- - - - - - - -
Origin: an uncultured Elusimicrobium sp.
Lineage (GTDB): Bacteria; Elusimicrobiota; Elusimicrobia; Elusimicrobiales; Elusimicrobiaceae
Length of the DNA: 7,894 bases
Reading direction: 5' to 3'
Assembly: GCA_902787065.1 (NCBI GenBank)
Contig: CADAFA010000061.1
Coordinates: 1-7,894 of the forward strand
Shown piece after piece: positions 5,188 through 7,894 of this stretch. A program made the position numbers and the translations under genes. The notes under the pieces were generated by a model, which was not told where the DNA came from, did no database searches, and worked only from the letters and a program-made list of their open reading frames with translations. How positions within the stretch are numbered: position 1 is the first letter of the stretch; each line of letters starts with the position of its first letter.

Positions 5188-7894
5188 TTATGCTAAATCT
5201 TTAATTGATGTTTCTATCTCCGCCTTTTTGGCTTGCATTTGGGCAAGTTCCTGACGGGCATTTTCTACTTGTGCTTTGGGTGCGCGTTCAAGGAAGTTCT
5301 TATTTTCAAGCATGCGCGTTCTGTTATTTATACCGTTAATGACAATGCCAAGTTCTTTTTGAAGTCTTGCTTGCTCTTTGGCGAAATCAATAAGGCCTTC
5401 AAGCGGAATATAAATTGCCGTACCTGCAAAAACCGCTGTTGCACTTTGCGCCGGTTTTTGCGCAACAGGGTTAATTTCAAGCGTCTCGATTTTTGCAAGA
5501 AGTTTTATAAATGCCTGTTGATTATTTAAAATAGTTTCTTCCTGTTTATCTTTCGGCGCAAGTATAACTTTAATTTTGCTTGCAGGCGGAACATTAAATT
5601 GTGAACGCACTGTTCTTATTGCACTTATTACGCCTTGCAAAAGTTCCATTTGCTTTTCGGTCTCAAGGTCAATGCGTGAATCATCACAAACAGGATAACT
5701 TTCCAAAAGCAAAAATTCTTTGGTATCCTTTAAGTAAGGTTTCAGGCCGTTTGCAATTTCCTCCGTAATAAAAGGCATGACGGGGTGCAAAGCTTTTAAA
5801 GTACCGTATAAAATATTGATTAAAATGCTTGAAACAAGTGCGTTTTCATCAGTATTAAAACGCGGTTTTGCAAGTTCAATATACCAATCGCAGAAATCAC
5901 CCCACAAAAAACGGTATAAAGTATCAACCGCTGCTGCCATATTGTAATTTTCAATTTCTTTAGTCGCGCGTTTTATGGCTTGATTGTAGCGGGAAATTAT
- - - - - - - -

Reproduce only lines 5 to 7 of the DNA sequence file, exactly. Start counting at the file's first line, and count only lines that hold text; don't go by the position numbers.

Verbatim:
Assembly: GCA_902787065.1 (NCBI GenBank)
Contig: CADAFA010000061.1
Coordinates: 1-7,894 of the forward strand